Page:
Tucker testified that she was inside her apartment when she heard the shots. When she heard her truck alarm go off, she looked out the window and saw the gunman. She identified Jackson as the gunman, saying that his face was illuminated by a light near the truck and that he had a handgun in his right hand. Tucker testified that she identified Jackson when police arrived.

The defense presented evidence that on the evening of April 6, 1991, several hours before the shooting, Jackson and his girlfriend, Nenita Readus, went to a birthday party around 11:30 p.m. and stayed until 2:30 or 3 a.m. Then they went home and remained there until they got up at about 1 p.m., several hours after the shooting.

On December 16, 1991, the jury convicted Jackson of aggravated murder and attempted murder with the two firearm specifications. He was sentenced to 20 years to life on the murder charge, seven to 25 years on the attempted murder charge, and three years on the firearm specification—all to be served consecutively.

His convictions were upheld on appeal in 1993. Over the next 20 years, several post-conviction motions to vacate his convictions were dismissed.

On February 4, 2016, the Ohio Innocence Project began seeking police reports from the Cleveland Police Department. In May 2017, the reports were finally turned over and included police supplementary reports that had never been disclosed to the defense.

Contrary to her testimony, the reports showed that Tucker told police that she could not identify the gunman. She said she looked out her window and saw a man wearing a bulky jacket get into the rear passenger seat of a gray car that drove off. She said the man had his back to her and she did not see his face. In a second interview on May 8, 1991, the day Jackson was arrested, Tucker repeated that she could not identify the gunman.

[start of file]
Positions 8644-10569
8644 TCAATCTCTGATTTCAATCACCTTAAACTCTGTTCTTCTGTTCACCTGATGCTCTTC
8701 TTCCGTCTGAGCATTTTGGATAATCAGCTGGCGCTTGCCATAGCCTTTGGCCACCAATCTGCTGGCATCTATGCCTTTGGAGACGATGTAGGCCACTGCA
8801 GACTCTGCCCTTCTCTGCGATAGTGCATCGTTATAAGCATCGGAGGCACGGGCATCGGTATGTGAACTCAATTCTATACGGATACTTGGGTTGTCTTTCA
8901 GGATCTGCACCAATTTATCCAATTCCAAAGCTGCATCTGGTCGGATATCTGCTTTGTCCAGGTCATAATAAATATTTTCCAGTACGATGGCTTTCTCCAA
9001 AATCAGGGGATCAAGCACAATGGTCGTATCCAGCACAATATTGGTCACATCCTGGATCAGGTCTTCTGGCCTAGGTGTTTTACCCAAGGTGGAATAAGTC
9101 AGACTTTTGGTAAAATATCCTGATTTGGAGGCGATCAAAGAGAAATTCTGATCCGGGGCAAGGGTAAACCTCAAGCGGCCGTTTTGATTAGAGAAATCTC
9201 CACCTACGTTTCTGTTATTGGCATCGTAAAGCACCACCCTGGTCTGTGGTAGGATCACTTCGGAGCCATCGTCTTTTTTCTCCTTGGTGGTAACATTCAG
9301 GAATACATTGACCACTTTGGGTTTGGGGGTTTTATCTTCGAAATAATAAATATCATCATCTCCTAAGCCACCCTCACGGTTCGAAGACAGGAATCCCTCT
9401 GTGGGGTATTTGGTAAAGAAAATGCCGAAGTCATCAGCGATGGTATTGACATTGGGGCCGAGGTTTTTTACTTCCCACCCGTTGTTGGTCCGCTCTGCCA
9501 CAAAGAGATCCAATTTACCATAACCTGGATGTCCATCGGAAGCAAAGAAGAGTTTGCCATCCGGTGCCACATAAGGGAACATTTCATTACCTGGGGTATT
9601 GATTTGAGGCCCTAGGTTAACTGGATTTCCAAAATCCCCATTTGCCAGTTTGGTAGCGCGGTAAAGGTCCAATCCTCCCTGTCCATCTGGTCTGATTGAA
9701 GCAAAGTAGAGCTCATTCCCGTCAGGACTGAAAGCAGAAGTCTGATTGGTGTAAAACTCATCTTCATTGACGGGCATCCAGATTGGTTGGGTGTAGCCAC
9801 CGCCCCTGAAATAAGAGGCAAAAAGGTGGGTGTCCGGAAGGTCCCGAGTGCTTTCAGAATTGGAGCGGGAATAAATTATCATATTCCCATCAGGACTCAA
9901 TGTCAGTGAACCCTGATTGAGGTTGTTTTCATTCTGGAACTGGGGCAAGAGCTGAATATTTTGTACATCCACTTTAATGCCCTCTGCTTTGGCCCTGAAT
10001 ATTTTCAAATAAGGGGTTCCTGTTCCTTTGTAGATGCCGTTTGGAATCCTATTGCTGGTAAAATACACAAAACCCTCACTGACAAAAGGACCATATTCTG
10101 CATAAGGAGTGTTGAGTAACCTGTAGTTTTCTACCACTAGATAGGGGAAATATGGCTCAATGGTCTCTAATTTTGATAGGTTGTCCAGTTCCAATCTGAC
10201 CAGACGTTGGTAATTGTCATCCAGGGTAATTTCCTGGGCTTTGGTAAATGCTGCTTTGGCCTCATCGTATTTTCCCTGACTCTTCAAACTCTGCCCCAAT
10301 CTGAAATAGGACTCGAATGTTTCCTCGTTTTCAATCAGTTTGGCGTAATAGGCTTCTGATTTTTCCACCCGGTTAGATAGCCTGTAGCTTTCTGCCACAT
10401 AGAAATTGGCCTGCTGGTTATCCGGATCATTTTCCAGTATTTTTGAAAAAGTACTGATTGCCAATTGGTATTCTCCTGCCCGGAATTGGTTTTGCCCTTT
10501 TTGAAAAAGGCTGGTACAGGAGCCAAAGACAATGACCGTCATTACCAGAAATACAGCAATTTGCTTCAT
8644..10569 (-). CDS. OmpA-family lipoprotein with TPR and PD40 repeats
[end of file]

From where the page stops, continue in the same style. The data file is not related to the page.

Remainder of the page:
The reports also stated that in Lacey’s initial interview with detectives, he said he saw Jackson put the gun to Travis’s forehead and pull the trigger. However, the autopsy report said that Travis was shot in the side of the head.

The reports also included an interview with Bobby Rodgers, a resident of the apartment building across the street from where the shooting occurred. Rodgers said that Charlie Dog Davis’s nephew killed Travis, and that he was accompanied by Charlie’s brother “because Charles got shot during the first exchange.” James Morris, the man in the photograph presented at trial who closely resembled Jackson, was the nephew of Charlie Dog Davis and Don Davis.

Subsequently, an investigator working for Jackson’s post-conviction defense team obtained a sworn affidavit from Thomas Salvano, who was at the Othello apartment building to buy crack cocaine from Tucker at the time of the shooting. Salvano said he was on his way up the stairs when he ran into Charlie Dog Davis, who showed Salvano a pistol and tried to sell him some crack cocaine.

Salvano said he declined because of the poor quality of Davis’s cocaine and continued up to Tucker’s apartment where he purchased crack from her. While standing in Tucker’s doorway, Charlie Dog began firing his gun. Police were called and Salvano went into Lacey’s mother’s apartment, where he found Lacey and Travis. Salvano said they smoked crack until the police left. Lacey and Travis then left the apartment to sell crack.